Pricing and Pharmacoeconomics

Last week’s (April 12th) blog post was an overview of the highly idiosyncratic nature of the pharmaceutical marketplace and the pricing of pharmaceuticals. Today’s The New York Times carried a front page story by Andrew Pollack, The New York Times biotechnology industry reporter, about how doctors may increasingly be influenced by treatment costs when advising patients.1 Interestingly, while the focus of the article is on the general impact of health care costs on physicians’ decision-making, other than a passing mention of MRIs, the only other examples of cost are drawn from the world of pharmaceuticals– Avastin vs. Lucentis for macular degeneration, Aloxi for chemotherapy-related vomiting and, everyone’s favorite target of late, Solvadi for Hepatitis C. Pollack’s article also discusses the decision by some physician groups, such as the American Cardiology Society (ACS), to rate the value (that is economic value) of treatments in their joint clinical practice guidelines and performance standards. The article notes that the ACS committee that wrote the new policy recommended using QALYs (quality adjusted life years, a widely used standard in health economics) as a principal metric in measuring a treatment’s cost effectiveness. So, given the continuing public attention to pharmaceutical prices, this week I will briefly discuss pharmacoeconomics, which should have, but only in some cases does have, an effect on pharmaceutical prices.
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Drug Prices and the Pharmaceutical Market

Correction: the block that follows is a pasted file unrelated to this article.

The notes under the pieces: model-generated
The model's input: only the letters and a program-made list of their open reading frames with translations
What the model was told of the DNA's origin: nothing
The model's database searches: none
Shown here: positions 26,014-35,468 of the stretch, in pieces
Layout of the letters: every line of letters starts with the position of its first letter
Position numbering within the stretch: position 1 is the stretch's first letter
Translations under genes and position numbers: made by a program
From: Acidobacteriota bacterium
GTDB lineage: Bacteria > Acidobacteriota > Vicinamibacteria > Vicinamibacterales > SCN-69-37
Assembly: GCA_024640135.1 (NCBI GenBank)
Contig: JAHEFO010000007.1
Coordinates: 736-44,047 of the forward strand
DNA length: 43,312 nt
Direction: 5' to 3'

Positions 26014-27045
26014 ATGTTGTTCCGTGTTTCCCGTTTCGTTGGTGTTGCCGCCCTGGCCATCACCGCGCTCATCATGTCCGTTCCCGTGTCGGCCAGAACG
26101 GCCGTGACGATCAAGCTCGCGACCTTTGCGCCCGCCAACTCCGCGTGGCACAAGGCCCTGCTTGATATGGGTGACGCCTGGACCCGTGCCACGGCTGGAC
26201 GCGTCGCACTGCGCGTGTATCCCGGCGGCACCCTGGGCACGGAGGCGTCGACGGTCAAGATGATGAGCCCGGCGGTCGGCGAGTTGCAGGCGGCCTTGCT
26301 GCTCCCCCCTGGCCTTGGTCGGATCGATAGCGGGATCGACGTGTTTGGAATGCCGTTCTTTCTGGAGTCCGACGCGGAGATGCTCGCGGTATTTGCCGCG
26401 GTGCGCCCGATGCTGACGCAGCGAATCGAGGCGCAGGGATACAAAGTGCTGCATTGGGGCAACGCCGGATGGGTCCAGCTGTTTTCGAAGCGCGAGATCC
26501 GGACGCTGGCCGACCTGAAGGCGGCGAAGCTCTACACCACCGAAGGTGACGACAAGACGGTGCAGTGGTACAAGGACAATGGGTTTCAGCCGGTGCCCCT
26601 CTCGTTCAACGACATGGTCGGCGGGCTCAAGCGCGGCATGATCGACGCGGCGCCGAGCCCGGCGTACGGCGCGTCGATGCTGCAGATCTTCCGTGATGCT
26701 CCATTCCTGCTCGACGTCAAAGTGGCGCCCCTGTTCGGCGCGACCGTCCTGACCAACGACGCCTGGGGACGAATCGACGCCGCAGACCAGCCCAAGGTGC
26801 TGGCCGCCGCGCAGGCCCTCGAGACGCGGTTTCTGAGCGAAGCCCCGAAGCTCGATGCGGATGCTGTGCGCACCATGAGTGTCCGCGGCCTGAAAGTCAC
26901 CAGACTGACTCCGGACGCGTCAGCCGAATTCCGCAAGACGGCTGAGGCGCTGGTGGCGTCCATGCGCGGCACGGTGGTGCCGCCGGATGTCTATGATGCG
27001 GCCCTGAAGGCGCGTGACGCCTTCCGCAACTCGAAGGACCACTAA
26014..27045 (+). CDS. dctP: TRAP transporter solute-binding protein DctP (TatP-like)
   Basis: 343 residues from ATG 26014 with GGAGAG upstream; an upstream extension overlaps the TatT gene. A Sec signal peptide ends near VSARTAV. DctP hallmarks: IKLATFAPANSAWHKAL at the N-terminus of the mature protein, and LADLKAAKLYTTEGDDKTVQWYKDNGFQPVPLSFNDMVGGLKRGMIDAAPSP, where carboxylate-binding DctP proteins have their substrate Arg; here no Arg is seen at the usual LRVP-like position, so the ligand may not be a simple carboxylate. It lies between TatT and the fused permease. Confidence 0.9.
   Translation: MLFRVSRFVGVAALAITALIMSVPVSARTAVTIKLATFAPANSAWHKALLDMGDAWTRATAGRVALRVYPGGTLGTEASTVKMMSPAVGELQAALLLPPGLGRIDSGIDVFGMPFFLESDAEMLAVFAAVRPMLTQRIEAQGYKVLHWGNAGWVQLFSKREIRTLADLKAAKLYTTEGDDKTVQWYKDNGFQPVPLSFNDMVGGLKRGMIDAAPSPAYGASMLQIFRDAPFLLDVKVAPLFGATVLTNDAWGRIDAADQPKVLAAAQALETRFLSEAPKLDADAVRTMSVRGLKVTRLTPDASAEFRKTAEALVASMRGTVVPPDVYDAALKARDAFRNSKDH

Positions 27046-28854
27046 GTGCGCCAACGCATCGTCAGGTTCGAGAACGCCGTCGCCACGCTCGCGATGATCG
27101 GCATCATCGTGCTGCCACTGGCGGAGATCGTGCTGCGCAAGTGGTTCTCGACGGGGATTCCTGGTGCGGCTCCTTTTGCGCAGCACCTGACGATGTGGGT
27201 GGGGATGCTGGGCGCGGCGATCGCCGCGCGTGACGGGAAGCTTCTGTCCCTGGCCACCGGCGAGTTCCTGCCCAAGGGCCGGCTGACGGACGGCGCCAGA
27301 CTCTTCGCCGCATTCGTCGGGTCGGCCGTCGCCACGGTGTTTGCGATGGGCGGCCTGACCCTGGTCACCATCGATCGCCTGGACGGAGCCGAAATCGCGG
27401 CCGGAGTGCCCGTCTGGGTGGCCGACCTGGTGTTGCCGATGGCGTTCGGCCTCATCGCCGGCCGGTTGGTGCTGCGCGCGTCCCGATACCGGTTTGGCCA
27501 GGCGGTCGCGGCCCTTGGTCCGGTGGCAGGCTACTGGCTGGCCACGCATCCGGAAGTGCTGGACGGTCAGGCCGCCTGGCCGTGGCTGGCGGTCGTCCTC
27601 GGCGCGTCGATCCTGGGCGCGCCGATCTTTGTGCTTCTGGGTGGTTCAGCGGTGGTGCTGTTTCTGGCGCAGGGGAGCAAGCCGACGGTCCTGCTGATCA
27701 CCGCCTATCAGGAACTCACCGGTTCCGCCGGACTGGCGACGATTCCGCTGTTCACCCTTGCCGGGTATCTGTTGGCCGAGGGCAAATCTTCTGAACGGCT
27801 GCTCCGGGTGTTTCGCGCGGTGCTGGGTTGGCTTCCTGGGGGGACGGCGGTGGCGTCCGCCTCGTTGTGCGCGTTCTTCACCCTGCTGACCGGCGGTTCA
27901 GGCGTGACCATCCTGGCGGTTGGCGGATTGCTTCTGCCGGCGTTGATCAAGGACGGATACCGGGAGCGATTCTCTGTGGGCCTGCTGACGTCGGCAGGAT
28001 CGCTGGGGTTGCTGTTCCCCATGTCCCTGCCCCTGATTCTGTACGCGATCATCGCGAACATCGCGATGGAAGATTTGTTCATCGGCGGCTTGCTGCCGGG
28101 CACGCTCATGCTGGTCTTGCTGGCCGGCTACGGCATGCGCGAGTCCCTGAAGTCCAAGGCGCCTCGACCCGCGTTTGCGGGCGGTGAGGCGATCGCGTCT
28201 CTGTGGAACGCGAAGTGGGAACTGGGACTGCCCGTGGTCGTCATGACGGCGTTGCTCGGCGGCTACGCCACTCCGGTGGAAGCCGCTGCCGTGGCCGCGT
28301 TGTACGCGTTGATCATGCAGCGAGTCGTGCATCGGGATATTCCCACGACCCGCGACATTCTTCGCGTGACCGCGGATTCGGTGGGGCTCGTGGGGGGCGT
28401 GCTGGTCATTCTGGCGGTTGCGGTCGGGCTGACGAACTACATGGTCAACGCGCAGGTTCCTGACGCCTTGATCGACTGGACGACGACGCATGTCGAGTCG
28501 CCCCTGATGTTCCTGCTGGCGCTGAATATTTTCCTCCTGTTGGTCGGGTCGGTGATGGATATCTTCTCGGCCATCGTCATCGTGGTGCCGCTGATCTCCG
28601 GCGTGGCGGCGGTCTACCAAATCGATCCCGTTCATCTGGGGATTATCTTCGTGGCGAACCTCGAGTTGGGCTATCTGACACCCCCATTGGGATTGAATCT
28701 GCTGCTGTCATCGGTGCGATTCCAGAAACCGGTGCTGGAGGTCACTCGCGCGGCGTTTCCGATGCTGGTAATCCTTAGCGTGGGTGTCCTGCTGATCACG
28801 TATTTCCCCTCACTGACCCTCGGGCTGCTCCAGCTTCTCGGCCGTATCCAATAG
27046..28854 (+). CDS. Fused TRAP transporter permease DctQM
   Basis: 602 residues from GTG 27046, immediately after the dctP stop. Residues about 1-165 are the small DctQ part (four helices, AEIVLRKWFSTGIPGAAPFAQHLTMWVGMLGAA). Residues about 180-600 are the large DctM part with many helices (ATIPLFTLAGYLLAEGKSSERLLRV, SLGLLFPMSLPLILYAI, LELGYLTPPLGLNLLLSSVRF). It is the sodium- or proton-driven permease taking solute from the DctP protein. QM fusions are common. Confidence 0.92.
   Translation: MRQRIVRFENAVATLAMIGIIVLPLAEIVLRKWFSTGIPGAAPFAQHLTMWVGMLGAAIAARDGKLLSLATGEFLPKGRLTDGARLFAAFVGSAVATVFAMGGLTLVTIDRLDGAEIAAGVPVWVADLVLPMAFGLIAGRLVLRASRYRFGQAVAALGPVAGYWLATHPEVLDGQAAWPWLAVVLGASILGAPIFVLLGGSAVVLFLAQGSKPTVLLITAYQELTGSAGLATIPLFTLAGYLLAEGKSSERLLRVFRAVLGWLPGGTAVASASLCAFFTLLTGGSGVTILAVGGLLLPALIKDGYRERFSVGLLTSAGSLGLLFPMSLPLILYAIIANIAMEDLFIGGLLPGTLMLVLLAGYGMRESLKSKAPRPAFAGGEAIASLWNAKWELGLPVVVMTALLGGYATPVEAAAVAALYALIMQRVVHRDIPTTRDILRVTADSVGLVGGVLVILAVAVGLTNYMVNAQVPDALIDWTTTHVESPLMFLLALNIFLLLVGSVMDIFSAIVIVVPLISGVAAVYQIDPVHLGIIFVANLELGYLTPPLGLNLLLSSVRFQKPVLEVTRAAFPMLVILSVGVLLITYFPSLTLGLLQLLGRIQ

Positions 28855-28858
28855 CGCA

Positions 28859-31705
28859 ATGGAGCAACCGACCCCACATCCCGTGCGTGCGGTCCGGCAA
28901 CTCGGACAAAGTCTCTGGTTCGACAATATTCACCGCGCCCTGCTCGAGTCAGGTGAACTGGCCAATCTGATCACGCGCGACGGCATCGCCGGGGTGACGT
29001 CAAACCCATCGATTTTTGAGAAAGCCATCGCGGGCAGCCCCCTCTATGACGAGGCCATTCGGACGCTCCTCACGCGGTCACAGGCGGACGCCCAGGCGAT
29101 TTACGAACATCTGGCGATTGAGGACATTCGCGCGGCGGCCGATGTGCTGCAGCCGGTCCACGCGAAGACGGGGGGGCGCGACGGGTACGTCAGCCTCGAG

In recent weeks a fair amount of discussion in the news has focused on the high price of drugs. Some of that is attributable to the high price Gilead Pharmaceuticals set for Solvadi, as mentioned in my last post. Last week, the Massachusetts Biotechnology Council “MassBio” issued a report which warned that the increasing pressure on drug prices along with the overall push to contain healthcare costs could threaten the future growth of the biotechnology industry and the rate of innovation in the pharmaceutical industry.1 For many years, the major pharmaceutical companies and their trade association, now known as PhRMA,2 have been engaged in a reasonably successful effort to convince the American public and their elected representatives that the high cost of many drugs is the result of the very high costs of drug development, which is frequently estimated at $1.2 billion to bring a new drug to market. I don’t want to use this post to debate that $1.2 billion dollar figure. Drug discovery and development is a very expensive process, with high costs and many failures, which may well bring the total costs per new drug approval to $1.2 billion. However, I begin my course on FDA Law by asking students “What determines the high cost of drugs?” The success of the PhRMA public relations effort is reflected in the very large percentage of students who do indeed answer, “The high cost of developing new drugs.” I then proceed to give them their first lesson on pharmaceutical policy– which is that the market for pharmaceuticals is like almost every market in our essentially free market U.S. economy. This means that sellers set the price of their goods at what the market will bear. Continue reading